I RIAS I5 Rtttlartd Square. 22‘l7'2fl5. .\Ion I-‘rr‘tfillarn 5pm.

Glasgow's Great Exhibitions t ‘ntrl 22 Sept. An import from the west to tell the I-‘estixal folk |trst ltow (ilasgow has dortert ntrlesbetteroxera century. I'Iie(i|asgow (iar'dcrt I‘cstrx al (see ( iar'den I'estrx al page I has a drlferertt flaxotrr' btrt rs otrtot the same commercial stable as all the othersas you will see trt this exltibitionot souy enirs. photographs arid progr'arttntes. I ROYAL MUSEUM OF SCOTLAND (‘hambers Street. 225 "534. Mon Sat Illam 5pm. Strrt 2 5pm. (ale,

In the Shadow of Vesuvius t ‘rttrl ls Sept. Pompeii comes to Izdtnburgh. Well. some or the obreets from Pompeii eottte to lidrnburgh. lot the I'cstrxal the Museum has collaborated with lltc Naples

Archeological Museum to bring bitsand pieces front the yolcanically preserved Pompeii arid IIerculanaeum. many of which will be shown for the first time outside Naples. Though a modestly-scaled exhibition. there are some little gents arttong the collection. 'You don‘tquite feel the looming shadow of Vesuvius here bttt this sI‘ltt\\"s light and airy preserttatoin exokes the affluent calm before the cltokittgcataclysm‘SU.

Aphrodite's Island: Art and Archaeology of Ancient Cyprus l'ntil 4 Sept. An eyocatiye exhibition about this gem of the Mediterranean. w ith photographs and archaeological finds well displayed against sky -bltre backdrops. Almost guaranteed to send yott straight to the travel agent to book your holiday there.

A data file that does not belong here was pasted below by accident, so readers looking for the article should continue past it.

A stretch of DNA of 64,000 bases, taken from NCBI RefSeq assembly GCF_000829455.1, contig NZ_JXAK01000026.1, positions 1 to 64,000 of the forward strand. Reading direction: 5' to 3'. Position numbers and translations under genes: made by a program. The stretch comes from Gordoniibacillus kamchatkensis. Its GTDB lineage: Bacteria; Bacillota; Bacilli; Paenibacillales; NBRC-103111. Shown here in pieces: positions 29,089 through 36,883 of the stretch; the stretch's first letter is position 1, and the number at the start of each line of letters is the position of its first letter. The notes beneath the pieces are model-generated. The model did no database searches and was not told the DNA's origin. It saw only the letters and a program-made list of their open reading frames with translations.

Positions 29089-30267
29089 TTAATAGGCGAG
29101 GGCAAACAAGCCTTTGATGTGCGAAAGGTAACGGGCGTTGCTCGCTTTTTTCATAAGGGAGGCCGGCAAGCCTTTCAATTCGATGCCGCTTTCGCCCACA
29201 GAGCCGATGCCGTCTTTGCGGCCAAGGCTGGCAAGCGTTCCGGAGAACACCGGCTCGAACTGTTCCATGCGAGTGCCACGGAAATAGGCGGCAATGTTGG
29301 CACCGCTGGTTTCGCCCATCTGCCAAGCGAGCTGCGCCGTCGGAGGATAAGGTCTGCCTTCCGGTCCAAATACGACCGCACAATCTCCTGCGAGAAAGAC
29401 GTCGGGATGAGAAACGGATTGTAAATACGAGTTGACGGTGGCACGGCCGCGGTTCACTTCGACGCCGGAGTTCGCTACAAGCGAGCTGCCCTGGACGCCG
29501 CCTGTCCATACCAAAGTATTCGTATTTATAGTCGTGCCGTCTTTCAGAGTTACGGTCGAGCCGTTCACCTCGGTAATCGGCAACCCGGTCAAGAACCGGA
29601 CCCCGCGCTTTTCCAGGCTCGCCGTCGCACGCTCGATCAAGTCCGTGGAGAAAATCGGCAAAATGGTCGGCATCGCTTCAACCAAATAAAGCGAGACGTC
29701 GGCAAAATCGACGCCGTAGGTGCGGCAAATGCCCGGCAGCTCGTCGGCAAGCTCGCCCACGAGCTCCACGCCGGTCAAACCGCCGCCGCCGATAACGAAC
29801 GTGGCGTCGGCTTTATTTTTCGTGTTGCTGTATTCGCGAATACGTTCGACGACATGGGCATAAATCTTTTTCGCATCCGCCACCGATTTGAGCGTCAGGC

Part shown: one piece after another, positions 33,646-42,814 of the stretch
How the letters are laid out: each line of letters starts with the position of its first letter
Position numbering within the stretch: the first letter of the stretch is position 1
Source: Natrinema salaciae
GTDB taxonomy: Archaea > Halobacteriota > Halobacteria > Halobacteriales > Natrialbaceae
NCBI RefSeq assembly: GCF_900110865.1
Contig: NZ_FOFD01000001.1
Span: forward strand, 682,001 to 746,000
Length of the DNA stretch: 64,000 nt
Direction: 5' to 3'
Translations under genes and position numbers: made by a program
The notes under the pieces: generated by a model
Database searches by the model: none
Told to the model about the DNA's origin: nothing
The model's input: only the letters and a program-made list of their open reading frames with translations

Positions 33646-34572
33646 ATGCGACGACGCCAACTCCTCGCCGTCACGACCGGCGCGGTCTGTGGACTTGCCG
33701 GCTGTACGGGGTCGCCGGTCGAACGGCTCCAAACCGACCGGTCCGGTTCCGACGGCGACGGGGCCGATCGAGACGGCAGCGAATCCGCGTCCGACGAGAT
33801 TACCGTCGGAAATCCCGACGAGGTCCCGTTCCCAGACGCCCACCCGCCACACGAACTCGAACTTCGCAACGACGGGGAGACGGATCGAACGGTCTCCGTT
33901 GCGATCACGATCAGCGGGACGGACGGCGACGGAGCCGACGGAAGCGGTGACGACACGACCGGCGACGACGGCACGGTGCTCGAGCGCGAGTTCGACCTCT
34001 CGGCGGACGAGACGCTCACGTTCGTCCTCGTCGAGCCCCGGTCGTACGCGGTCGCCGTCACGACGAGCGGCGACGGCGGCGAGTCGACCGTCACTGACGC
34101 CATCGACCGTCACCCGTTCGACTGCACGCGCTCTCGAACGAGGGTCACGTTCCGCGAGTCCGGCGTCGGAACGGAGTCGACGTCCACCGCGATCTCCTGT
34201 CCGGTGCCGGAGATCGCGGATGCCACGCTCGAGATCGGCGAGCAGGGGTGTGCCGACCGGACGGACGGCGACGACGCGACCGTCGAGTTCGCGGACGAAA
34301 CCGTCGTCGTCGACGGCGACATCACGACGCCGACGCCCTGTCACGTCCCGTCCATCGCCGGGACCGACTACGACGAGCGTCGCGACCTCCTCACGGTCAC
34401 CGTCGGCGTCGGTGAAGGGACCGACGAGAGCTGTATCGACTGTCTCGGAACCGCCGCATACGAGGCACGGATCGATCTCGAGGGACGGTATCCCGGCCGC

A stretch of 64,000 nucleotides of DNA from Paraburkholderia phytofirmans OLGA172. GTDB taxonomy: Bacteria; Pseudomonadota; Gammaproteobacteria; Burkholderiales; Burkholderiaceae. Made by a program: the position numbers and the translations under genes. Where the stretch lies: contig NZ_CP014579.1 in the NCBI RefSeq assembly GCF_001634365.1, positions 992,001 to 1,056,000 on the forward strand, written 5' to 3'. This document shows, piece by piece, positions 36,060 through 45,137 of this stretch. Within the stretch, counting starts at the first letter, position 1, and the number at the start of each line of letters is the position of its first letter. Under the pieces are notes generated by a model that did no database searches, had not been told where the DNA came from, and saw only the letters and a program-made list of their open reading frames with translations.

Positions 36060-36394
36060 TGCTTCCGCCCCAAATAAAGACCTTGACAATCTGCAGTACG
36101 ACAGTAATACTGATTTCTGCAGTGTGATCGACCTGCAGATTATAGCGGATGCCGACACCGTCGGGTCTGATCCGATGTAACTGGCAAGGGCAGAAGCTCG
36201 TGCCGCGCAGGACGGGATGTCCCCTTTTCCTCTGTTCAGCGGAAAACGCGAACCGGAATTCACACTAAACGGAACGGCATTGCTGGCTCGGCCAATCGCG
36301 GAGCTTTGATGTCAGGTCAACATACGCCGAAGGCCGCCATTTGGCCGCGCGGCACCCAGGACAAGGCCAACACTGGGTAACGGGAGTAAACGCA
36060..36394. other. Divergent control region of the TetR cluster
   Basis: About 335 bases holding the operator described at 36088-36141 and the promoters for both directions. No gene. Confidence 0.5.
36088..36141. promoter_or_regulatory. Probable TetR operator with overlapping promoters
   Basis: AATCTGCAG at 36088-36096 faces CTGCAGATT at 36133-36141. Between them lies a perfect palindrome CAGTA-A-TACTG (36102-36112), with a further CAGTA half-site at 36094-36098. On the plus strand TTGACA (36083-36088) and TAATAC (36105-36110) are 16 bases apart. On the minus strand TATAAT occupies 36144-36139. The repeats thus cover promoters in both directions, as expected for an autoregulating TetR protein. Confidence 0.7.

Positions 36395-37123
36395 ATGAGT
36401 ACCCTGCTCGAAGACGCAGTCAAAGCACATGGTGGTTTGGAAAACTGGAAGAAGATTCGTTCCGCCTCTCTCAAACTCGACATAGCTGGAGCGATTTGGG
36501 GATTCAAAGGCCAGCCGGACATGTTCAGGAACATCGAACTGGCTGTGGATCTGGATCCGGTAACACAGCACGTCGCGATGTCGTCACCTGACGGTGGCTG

Helmsdale Bowls Roman treasure found in a railway cutting displayed for the first time. Prom the first and second centttries At) these bronze bowls were found neatly packed one w rthin another Russian-doll style ortly a lew feet below ground leyel. ()w ned by the Duke of Sutherland. they has e been loaned to the museum for display and research.

New Shop Keeping in lirte with the major museums of the world. the Royal .‘xltrseum has opened a nttreh enlarged arid professionally run shop with books. jewellery . pottery . toys and'li-shirts.

I SCOTTISH AGRICULTURAL MUSEUM lrtgliston (near Iidirtburgh Airport). 225 7534 for information. Mon Fri

lllam- 5pm.

Man and Beast l'ntr’l 30 Sept. The relationship between animals arid their human keepers is examined in art exhibition of photographs and old farming equipment.

I SCOTTISH MINING MUSEUM Lady Victoria (‘olIiery . Newtongrange. Midlothian. {to} 751‘). Tue - I‘ri

Illam 4.30pm: Sat ck Strrt rtoon- 5pm. l)e\oted to the history of mining irt Midlothian. built on a minirtg site.

A Century of Coal A new photographic exhibition all about coal. one of Scotland's most important industries.

I TRON KIRK I liglt Street. (to? till I Department of Anatomy for info.

Death Masks and Life Masks of the Famous and Infamous t 'ntrl *) Sept. ( ~ompelling pieces of documentary history . There are the masks of criminals. the hangman‘s noose bitirtg irtto the flesh of the neck arid there are masks ot the illustrious. John Keats. Samuel Johnson and Sir Walter Scott. Presumably . before the adyent of photography . this w as as true a likeness as could be ntade of any indix idtral. But it

w as a painful process for the liyirtg arid art unflattering one for the dead. The lack of hair and eyes makes it a particularly unpleasant likeness. Art intriguing historical exhibition.

JAMES MORRISON. ARSA. RS“) I).L'ni\‘. FROM EAST TO WEST New Paintings from Scotland and (Tanada RAEBL'RN I’INXIT Mezzotint Engravings after Sir Henry Raeburn BREON ()‘CASEY Jewellery. Weaving. ('onstructions PETER HAYES Ceramics

I2 August—6 September

Sttl'l‘lISIl 94 George Street a \ I. I. i' In I Mon Fri Edinburgh 9am 5.30pm 031 225 5955 " '* - “*‘"“ Sat 9.30am 5pm




OPEN ALI. DAY THROLTGHOI'T THE FES'I‘IV'AI. 2—4 Abbeymount. Edinburgh

EII8 8E.I. 03] 661 0982

46The List 2(t Aug— I Sept IUSS